Higher scores on ‘weakened tests’ are disservice to poor kids

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Many voices have recently been raised to celebrate the “increase” in Illinois Standards Achievement Test (ISAT) scores, and, in turn, to call for much-needed school funding from the state. But amid all of the babble about money, we must ask: Who speaks for children? And whose interests are served—children or consultants and test publishing companies?

Published reports reveal that the Illinois test is one of the substantially weaker state tests crafted to meet the accountability requirements of No Child Left Behind when compared to national measures of student achievement, such as the National Assessment of Educational Progress (NAEP). One study by Policy Analysis for California Education, for example, showed that results of Illinois’ 2005 state standards tests claimed reading and math proficiency at 67 percent and 80 percent, respectively, while at the same time national tests found proficiency was actually much lower, 29 percent for reading and 32 percent for math.

A June 4 article in Time magazine reports further evidence about this testing discrepancy. Some writers refer to this tendency to celebrate “high” scores on weakened tests as “gaming the system.”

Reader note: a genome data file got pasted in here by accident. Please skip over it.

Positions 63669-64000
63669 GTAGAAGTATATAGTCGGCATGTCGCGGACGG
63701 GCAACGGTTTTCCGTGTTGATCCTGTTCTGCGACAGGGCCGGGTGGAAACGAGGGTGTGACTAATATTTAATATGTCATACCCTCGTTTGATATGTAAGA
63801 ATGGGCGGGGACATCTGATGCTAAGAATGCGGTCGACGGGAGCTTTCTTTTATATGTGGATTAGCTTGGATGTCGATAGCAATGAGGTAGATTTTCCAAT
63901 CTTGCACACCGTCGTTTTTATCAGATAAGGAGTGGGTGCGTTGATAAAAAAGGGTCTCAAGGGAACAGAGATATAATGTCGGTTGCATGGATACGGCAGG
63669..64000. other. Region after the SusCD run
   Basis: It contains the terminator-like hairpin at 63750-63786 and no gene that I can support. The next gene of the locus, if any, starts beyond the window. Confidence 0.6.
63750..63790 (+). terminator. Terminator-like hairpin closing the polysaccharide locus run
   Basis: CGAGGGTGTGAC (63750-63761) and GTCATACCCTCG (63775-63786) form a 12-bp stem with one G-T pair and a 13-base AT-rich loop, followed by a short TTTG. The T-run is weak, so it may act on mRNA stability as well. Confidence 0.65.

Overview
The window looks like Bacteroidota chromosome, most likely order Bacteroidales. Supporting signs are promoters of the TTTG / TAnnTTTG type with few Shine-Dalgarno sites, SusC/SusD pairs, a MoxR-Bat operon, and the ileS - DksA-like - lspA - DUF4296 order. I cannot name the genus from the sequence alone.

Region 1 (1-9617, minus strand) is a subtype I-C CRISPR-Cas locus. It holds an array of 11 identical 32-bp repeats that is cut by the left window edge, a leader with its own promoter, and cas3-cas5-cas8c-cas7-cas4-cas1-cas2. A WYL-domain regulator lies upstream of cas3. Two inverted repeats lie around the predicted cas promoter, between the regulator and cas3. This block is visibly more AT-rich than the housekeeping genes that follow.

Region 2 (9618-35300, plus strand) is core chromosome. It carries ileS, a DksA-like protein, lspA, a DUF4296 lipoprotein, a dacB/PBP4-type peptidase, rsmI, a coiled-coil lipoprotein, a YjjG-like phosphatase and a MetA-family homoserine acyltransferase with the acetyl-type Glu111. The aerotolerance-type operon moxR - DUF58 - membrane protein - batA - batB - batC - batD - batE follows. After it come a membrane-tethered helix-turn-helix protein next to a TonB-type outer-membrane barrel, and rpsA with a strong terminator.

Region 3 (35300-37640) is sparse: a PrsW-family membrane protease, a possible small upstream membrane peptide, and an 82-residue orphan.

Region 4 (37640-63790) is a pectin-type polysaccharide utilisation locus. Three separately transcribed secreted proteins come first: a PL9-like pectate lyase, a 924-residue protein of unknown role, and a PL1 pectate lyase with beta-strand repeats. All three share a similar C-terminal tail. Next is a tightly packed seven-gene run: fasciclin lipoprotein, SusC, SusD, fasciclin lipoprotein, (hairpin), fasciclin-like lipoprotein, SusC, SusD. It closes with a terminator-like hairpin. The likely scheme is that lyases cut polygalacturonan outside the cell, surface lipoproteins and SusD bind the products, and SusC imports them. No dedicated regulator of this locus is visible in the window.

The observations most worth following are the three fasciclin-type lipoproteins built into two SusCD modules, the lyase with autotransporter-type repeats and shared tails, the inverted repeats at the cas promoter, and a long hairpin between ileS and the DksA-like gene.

A more troubling note was sounded in a 2006 report by the Thomas B. Fordham Foundation that noted “Illinois’ low-income and minority students score worse [on the NAEP] than their counterparts in all but 12 states and have made no significant progress over the last decade. This record is among the worst in the nation.”

Government and education leaders who lead the public—and especially students—to believe that true achievement is taking places as schools are encouraged to teach to weakened state tests do a grave disservice.

As a Chicago teacher and reading specialist, I see firsthand the devastating consequences of inundating these children with such low-level educational expectations and processes. What is reflected in the “rise” in scores is a great amount of conditioning (think: Pavlov’s dogs), not true, rigorous, complex and enriching learning.

Through no fault of their own, poor children’s limited experiences in life often render them dependent on our educational institutions for such rigor, complexity and enrichment. If they are to be given a fair chance at receiving quality education and achieving success in life, their exposure to educational excellence must not be compromised.

Bring on state and federal funding, but with the caveat that it is the children’s best interests—and not inflated test scores—that will be served. Their ability to compete globally depends upon it. Let’s speak out for children. Let’s intervene in what U.S. Rep. John Lewis, quoted in Jonathan Kozol’s “The Shame of the Nation,” calls “the worst situation Black America has faced since slavery.”

Let’s demand excellence, without the “games.” Let’s contact our legislators today. Let’s save our students.

Bonita Robinson

CPS teacher, reading specialist

Ellington Elementary